For all of the year’s high legislative drama over and high electoral hopes for finally getting a non-stopgap version of a farm bill — that longstanding marriage of convenience between our explosively growing food-stamp program and our less expensive but much more egregious crop of corporate pork known as our agricultural policy — passed, it now looks like the whole thing just ain’t gonna’ happen this year. Despite the agribusiness lobbying pressure coming in from all sides, the House and Senate conferees have yet to nail down a version that would be amenable to both of their respective legislative bodies, and with 2013’s last session just about done, they’re probably pushing the issue into next year. Again.
To buy more time for farm bill talks, the House is expected to take up this week a short-term extension of current law through January.
Speaker John Boehner (R-Ohio) has already signaled he is open to this option and a vote could come as early as Wednesday on the suspension calendar.
This is the second such extension Congress has been forced to take up since the 2008 farm bill expired almost 15 months ago. But the circumstances now are very different.
Last year at this time, the House had yet to even act on a farm bill and a long-term extension was needed through this past September. The legislative process is much farther along now—albeit still tortured. And there is a genuine hope that a House-Senate conference can report a farm bill back for final action in January.
True that the farm bill is this time much “farther along” (if that’s how you want to look at it) in terms of the legislative deliberations — but I don’t know that anything’s changed that will make the vote any less screechingly contentious, what with the draconian five percent cut to the food-stamp budget Republicans have proposed and the Democrats’ subsequent commitment to beating them around the heads with the intellectually cheap demagoguery stick for it.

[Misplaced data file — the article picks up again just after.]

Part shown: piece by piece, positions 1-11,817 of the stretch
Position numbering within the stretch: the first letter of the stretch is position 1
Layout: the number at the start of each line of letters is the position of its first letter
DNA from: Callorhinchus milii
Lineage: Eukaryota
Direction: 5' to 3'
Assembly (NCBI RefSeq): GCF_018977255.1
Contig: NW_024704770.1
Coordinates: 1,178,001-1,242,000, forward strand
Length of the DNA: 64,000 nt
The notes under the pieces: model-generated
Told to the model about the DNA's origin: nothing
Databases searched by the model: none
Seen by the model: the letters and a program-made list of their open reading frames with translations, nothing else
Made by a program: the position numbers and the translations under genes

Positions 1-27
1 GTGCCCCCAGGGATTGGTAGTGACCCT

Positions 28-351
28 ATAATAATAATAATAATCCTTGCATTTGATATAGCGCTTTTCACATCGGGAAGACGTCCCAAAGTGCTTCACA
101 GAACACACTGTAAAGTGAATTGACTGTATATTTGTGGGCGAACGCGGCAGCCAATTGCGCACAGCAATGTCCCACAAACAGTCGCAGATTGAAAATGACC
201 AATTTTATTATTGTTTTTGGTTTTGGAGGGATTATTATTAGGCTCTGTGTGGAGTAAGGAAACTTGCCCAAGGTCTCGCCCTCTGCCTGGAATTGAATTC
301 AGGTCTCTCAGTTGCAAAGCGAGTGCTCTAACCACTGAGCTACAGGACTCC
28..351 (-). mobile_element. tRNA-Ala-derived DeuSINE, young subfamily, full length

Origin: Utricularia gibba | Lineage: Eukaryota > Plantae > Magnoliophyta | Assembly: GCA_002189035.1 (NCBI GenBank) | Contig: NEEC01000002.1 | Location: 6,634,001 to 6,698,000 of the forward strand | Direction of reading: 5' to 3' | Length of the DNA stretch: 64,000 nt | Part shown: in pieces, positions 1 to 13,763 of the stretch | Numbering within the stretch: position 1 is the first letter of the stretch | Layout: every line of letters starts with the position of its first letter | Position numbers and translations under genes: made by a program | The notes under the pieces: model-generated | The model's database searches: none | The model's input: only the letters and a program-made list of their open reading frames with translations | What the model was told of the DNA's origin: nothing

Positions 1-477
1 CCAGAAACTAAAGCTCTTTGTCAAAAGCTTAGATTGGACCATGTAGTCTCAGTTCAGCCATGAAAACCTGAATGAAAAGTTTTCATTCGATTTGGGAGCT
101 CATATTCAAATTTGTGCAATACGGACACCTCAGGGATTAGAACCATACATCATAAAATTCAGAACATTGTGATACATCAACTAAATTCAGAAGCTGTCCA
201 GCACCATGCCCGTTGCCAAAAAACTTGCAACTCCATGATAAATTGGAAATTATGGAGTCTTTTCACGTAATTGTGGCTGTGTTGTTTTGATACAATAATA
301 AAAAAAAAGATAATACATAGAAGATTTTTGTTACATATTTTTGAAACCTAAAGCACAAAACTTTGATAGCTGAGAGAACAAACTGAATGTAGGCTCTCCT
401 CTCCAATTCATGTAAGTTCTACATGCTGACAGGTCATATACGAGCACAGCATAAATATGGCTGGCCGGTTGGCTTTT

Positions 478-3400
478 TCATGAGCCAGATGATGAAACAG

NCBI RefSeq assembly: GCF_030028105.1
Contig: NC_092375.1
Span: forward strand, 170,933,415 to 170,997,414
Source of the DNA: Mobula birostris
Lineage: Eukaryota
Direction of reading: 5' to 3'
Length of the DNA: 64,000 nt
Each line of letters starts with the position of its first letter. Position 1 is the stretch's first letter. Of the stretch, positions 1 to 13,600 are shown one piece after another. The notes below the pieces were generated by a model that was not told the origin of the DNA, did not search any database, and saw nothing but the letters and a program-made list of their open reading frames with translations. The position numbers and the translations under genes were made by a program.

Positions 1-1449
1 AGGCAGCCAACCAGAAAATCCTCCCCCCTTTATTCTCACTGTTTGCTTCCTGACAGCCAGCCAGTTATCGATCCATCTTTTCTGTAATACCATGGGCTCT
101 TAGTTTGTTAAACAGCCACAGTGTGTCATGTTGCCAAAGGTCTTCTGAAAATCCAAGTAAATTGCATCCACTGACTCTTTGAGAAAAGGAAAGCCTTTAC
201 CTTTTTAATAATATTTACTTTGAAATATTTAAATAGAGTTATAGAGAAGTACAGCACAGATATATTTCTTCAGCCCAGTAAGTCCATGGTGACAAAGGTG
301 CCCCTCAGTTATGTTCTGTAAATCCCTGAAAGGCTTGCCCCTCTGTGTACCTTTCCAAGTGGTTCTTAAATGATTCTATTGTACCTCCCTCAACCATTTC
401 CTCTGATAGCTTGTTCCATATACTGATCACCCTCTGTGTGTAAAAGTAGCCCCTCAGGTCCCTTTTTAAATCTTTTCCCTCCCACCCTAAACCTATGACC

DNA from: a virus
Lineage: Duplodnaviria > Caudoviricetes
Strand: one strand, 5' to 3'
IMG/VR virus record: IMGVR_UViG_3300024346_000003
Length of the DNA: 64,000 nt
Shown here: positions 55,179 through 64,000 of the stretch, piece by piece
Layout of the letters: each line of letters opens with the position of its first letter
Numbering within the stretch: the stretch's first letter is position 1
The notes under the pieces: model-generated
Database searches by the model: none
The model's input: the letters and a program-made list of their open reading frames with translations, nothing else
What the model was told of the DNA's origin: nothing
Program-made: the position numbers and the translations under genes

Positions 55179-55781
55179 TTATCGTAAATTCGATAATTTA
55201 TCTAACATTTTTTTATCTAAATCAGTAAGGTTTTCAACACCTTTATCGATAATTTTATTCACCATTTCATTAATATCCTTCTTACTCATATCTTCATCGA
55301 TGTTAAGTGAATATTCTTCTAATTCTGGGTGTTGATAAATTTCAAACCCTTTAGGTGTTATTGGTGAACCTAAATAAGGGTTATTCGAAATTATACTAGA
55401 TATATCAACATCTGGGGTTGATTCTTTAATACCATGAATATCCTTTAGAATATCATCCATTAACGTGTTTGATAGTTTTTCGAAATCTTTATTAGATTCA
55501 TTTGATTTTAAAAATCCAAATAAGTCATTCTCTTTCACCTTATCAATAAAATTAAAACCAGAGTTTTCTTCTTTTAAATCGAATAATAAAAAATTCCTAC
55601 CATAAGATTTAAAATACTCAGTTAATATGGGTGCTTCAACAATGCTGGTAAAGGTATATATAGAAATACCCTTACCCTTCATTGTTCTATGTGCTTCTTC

The absurdity of our agricultural policy, by the way, is aptly demonstrated by the very reason Congress is going to tack on a one-month extension of the current policy rather than letting it expire on schedule. Without new legislation in place before New Year’s, we’ll slip back into complex and entirely antiquated price supports that will distort a whole bunch of food prices — a phenomenon generally known as the Dairy Cliff:
Chris Galen, vice president of the National Milk Producers Federation, estimated that dairy products alone could go up 40% to 50%, explaining that the price changes would not happen right away, but could send milk toward $7 or $8 per gallon. “It would be a noticeable increase,” Galen said.
But it’s not just dairy prices that could skyrocket if the House and Senate fail to agree to new Farm Bill or at least extend the current legislation that is set to expire on January 1st. From dairy to wheat to rice, corn, barley, oats and honey, some of the most ubiquitous crops in the United States would revert back to artificial price supports that Congress first created at the end of the Great Depression and made permanent in 1949. …
“It would wreak havoc on the entire agriculture industry and the consumer food market,” says Ben Becker, the spokesman for the Senate Agriculture Committee. “That’s a major reason why we need to get a new Farm Bill done.”
Or, I might suggest that it could be an argument for why the farm bill needs to just Do Less, no? Anyone?